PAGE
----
William F. Buckley Conspired to Expose the John Birch Society

Mick West

Staff member
An interesting bit of conspiracy theory history comes from William F. Buckley's account of a 1962 series of meetings with Barry Goldwater and his advisors. The problem was raised that the conspiracy-minded John Birch Society, and its leader Robert Welch were discrediting and corrupting the conservative movement with the "mischievous unreality" of the theory that President Eisenhower was a secret communist agent — as well as several other more outlandish theories.

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It was [Russell Kirk's] opinion, he said emphatically, that Robert Welch was a man disconnected from reality. How could anyone reason, as Welch had done in The Politician, that President Eisenhower had been a secret agent of the Communists? This mischievous unreality was a great weight on the back of responsible conservative political thinking. The John Birch Society should be renounced by Goldwater and by everyone else—Kirk turned his eyes on me—with any influence on the conservative movement.

But that, Goldwater said, is the problem. Consider this, he exaggerated: “Every other person in Phoenix is a member of the John Birch Society. Russell, I’m not talking about Commie-haunted apple pickers or cactus drunks, I’m talking about the highest cast of men of affairs.
There then followed an ordinary "conspiracy" of sorts where powerful men decided in secret upon a course of action:
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Time was given to the John Birch Society lasting through lunch, and the subject came up again the next morning. We resolved that conservative leaders should do something about the John Birch Society. An allocation of responsibilities crystallized.

Goldwater would seek out an opportunity to dissociate himself from the “findings” of the Society’s leader, without, however, casting any aspersions on the Society itself. I, in National Review and in my other writing, would continue to expose Welch and his thinking to scorn and derision.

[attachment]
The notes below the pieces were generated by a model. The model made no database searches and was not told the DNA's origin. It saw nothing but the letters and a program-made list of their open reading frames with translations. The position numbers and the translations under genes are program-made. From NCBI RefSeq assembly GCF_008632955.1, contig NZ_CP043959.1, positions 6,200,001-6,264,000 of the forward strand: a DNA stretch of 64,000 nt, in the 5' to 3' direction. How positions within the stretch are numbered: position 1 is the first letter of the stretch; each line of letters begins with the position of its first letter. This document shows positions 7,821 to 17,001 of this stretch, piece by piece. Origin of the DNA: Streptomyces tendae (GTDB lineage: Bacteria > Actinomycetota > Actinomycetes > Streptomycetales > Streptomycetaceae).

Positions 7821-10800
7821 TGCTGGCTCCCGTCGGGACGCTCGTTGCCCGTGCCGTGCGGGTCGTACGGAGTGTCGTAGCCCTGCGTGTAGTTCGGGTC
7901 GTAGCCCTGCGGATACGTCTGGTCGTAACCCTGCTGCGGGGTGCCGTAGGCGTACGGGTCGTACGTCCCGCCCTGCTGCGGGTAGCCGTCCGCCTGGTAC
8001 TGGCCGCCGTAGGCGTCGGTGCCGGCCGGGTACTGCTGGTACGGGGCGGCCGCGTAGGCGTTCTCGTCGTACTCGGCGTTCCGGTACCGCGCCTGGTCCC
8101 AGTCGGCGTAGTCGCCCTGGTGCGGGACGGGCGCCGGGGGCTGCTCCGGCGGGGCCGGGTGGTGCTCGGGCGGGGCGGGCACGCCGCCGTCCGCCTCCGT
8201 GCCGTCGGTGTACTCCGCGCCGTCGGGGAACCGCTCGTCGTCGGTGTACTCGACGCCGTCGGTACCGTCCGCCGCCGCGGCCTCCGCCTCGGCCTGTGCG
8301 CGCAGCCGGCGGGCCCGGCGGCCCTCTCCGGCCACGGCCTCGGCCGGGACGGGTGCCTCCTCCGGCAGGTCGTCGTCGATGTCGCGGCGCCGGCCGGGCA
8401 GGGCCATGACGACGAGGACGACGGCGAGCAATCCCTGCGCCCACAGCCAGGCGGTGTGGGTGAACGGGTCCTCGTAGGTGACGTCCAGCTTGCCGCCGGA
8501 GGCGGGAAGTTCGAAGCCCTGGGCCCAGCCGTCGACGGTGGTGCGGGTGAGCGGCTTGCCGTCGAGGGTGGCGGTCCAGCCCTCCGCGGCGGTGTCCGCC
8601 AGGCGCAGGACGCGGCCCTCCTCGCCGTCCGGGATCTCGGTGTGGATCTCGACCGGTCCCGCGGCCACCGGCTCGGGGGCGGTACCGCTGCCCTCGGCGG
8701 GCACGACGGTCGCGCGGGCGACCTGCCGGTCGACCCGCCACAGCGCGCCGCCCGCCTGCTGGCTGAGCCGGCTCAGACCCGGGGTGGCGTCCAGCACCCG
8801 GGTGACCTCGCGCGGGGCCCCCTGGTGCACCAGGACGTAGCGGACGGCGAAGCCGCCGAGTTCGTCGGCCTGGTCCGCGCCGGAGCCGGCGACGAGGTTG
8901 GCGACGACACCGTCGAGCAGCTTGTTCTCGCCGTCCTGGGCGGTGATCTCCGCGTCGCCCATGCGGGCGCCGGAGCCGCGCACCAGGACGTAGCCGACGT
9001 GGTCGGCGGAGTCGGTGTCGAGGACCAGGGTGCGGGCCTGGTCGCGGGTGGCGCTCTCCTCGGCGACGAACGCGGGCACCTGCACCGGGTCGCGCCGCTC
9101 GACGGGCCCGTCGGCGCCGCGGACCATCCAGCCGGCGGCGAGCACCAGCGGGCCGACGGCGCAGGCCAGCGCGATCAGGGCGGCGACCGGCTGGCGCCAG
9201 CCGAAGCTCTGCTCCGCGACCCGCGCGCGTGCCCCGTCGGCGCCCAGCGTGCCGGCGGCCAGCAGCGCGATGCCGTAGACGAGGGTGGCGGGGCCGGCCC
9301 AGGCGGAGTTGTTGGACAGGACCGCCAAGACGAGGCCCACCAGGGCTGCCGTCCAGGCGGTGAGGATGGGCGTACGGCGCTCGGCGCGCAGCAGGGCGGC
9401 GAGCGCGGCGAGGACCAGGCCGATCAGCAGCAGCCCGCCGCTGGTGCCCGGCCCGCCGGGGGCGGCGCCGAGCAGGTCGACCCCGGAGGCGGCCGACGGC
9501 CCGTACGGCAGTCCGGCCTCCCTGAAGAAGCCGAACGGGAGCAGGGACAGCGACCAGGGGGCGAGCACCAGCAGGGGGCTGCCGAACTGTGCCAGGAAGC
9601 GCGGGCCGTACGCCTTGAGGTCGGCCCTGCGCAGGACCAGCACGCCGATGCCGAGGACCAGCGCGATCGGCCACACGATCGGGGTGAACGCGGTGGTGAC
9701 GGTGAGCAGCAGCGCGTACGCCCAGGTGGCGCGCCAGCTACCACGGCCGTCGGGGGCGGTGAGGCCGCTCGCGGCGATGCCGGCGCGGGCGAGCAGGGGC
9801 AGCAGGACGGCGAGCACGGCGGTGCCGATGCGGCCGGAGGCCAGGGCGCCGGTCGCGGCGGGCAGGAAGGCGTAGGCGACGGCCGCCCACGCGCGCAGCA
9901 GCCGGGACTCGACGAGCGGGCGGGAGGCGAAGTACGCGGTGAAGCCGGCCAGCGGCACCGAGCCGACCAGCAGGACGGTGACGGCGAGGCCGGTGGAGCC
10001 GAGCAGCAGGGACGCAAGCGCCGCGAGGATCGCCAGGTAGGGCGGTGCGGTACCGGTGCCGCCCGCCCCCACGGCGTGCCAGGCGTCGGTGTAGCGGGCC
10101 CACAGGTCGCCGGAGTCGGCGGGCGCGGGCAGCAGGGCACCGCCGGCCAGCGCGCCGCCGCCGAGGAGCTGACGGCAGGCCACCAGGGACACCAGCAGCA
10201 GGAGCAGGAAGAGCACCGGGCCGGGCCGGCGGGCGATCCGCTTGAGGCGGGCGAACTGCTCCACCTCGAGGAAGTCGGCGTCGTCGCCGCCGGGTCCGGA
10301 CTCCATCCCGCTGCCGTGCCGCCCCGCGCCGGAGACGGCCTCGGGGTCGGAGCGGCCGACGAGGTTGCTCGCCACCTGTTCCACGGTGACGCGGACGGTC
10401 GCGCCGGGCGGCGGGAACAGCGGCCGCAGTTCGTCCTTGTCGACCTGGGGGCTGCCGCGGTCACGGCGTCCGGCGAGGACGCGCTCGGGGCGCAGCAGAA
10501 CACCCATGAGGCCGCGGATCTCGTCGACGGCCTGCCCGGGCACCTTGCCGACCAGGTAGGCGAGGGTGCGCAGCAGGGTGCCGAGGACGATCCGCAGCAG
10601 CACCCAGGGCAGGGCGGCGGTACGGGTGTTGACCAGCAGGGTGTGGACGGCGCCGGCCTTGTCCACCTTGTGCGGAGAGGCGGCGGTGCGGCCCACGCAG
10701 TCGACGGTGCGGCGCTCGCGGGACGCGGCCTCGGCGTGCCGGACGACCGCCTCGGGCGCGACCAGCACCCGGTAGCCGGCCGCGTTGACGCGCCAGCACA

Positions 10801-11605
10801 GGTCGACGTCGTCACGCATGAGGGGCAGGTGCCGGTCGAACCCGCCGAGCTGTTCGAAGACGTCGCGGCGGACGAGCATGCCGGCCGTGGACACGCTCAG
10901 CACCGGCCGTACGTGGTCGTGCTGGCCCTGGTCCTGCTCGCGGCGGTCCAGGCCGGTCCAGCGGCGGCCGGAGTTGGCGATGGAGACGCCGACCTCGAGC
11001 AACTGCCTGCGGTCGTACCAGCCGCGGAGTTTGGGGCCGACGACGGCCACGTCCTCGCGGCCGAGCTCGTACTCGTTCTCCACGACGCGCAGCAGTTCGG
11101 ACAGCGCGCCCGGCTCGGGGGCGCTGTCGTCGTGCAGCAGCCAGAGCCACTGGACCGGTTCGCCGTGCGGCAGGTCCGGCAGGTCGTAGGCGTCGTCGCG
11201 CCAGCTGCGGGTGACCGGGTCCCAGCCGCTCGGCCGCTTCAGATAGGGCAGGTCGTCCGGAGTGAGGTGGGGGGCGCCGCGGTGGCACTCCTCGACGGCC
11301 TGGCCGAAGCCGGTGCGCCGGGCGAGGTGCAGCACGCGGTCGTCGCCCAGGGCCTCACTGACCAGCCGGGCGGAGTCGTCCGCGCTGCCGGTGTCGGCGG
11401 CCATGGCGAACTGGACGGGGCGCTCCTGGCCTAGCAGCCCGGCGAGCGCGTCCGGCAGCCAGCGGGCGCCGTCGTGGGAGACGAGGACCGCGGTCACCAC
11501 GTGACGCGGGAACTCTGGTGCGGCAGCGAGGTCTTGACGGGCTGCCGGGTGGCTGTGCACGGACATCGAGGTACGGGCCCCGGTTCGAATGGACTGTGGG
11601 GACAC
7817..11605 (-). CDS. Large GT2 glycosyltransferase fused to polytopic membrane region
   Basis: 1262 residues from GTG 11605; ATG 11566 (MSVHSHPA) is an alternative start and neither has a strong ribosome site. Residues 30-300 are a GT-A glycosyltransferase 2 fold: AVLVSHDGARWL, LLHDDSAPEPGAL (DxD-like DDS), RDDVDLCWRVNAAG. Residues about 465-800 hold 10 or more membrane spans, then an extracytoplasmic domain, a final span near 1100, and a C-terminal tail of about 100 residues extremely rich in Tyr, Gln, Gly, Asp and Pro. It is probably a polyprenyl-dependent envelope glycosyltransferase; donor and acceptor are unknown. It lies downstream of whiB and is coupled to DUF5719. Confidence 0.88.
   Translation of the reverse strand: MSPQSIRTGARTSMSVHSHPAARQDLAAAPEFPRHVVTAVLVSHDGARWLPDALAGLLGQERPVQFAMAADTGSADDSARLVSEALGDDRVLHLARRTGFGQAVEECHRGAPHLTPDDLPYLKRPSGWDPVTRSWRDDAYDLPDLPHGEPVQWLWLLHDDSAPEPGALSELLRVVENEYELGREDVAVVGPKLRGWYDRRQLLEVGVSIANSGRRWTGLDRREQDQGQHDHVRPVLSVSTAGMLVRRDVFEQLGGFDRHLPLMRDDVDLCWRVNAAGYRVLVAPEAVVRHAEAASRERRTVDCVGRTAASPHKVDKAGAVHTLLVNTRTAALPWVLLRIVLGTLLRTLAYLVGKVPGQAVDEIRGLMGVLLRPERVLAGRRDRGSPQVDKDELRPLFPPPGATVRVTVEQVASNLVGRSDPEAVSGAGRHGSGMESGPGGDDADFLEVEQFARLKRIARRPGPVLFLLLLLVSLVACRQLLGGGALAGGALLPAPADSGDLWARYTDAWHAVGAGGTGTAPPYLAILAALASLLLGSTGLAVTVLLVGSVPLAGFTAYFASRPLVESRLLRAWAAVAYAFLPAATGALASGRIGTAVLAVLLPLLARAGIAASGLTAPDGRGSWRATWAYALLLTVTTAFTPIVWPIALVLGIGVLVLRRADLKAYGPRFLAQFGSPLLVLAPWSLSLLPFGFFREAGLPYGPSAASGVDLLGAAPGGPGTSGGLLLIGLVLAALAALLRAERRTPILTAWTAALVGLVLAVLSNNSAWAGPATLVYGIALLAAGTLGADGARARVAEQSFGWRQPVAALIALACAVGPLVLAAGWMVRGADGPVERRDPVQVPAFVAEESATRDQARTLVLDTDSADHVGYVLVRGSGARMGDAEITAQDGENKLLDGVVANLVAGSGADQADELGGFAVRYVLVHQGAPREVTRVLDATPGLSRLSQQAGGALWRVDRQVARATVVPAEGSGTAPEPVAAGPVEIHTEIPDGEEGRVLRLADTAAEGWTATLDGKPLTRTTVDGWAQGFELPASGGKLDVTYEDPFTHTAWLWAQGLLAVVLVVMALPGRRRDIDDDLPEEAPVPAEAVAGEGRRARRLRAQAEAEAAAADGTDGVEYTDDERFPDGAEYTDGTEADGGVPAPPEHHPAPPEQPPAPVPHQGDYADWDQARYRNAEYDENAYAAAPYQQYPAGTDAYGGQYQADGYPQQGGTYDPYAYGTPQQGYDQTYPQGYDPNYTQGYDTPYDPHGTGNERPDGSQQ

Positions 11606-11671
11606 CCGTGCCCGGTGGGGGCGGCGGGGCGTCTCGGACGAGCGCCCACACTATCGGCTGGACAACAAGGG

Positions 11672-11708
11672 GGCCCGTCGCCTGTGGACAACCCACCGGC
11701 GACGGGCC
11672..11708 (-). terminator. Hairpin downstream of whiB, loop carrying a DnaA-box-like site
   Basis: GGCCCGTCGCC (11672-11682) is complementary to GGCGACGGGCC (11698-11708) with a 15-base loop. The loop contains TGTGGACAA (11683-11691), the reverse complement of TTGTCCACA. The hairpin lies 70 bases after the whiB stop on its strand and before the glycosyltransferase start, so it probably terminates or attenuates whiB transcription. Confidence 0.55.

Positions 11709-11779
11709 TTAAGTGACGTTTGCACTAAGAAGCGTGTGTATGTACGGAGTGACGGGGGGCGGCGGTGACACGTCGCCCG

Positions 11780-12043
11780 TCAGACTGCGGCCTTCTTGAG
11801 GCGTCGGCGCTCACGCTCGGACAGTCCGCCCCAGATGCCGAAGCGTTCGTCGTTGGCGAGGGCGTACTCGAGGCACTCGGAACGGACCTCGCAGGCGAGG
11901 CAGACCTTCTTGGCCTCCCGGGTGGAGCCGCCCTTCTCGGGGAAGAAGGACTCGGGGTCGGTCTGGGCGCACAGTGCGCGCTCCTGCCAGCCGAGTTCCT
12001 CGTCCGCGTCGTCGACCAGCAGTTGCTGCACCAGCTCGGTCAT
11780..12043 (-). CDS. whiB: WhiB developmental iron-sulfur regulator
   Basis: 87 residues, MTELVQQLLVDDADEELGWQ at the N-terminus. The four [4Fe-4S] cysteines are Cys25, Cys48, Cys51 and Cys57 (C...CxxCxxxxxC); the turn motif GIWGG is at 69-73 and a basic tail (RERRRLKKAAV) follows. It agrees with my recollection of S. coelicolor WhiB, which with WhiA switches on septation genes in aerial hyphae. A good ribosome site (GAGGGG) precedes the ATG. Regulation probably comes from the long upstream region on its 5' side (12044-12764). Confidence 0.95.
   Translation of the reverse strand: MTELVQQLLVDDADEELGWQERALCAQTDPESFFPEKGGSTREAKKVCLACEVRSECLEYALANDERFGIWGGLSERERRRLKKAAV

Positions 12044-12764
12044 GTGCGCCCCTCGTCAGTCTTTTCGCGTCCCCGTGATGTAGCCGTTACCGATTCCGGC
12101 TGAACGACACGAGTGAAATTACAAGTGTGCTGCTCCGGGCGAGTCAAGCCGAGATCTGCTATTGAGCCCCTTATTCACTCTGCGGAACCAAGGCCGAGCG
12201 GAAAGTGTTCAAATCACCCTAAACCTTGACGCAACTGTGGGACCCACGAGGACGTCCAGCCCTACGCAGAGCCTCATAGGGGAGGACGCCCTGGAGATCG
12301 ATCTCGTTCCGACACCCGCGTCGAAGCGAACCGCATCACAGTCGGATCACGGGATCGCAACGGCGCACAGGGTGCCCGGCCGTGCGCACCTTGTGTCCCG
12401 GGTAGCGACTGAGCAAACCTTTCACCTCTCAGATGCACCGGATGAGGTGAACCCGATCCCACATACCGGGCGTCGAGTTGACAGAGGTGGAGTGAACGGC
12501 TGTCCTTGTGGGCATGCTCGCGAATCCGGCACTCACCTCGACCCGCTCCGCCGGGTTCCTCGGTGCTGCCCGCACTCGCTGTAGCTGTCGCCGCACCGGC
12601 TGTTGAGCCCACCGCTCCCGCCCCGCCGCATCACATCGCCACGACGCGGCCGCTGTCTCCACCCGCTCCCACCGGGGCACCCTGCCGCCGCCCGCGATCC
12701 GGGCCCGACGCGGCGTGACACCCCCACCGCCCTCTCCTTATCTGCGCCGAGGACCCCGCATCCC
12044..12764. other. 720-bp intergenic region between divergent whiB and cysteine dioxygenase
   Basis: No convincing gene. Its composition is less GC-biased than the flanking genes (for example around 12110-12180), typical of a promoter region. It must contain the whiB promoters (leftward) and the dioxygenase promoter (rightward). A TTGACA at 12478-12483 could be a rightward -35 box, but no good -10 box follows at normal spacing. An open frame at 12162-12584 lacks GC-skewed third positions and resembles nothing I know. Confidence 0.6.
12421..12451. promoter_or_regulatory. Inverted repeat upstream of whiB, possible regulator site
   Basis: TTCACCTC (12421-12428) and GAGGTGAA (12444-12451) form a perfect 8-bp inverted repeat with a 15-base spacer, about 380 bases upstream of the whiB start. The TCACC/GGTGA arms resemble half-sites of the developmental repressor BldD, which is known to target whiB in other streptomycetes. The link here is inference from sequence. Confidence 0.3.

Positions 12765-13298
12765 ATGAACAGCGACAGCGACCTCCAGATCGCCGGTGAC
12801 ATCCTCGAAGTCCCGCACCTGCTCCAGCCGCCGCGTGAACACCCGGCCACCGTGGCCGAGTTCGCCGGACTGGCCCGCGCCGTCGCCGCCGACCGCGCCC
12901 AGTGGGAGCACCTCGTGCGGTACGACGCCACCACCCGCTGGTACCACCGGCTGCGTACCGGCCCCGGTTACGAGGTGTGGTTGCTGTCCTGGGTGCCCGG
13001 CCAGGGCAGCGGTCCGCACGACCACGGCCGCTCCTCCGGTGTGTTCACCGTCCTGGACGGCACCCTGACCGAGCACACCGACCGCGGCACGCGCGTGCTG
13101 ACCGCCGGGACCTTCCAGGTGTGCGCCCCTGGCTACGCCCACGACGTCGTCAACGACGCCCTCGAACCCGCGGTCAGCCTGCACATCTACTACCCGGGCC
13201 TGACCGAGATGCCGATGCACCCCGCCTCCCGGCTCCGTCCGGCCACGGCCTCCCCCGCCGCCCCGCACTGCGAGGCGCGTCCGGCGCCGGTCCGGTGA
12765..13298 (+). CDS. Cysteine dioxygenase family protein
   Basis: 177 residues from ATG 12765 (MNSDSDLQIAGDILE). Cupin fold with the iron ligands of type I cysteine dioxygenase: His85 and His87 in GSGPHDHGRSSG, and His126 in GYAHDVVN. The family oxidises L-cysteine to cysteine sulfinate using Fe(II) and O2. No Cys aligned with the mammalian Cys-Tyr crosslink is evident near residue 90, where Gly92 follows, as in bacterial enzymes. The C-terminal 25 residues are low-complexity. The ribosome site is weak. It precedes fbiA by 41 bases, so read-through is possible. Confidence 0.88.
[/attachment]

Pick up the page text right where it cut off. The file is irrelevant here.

Buckley was asked to define the "operative fallacy" of the Birch movement, and his answer hits upon one of the fundamental underpinnings of all conspiracist movements:
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“The fallacy is the assumption that you can infer subjective intention from objective consequence: we lost China to the Communists, therefore the President of the United States and the Secretary of State wished China to go to the Communists.”
If something happened (the fallacy goes) then someone must have made it happen. With a more modern conspiracy; if the consequences of the 9/11 attacks were war with Iraq, then the intent must have been war with Iraq.

The anti-Birch "conspiracy" continued:
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What would Russell Kirk do? He was straightforward. “Me? I’ll just say, if anybody gets around to asking me, that the guy is loony and should be put away.”

“Put away in Alaska?” I asked, mock-seriously. The wisecrack traced to Robert Welch’s expressed conviction, a year or so earlier, that the state of Alaska was being prepared to house anyone who doubted his doctrine that fluoridated water was a Communist-backed plot to weaken the minds of the American public.
Again, note that was in 1962, the year before the JFK assassination.

This has similarities to the CIA's 1967 concerns about JFK conspiracy theories, and Cass Sunstein's paper "Conspiracy Theories". In all cases there's a genuine concern about false conspiracy theories causing harm (either to the nation, or to the interests of the group), and so there's discussion of how best to address this problem.

Of course this creates problems itself, something we deal with here. If you actually believe in a conspiracy theory then when you hear that other people are discussing how best to discredit that theory then it's irrelevant that their intentions are good and the "discrediting" is simply exposing the facts. The conspiracist just sees another conspiracy, rebuttals become evidence they are correct.

It is a complex problem with no simple solutions. But the more perspective we have the better, and I think these historical roots should shine light for both sides.
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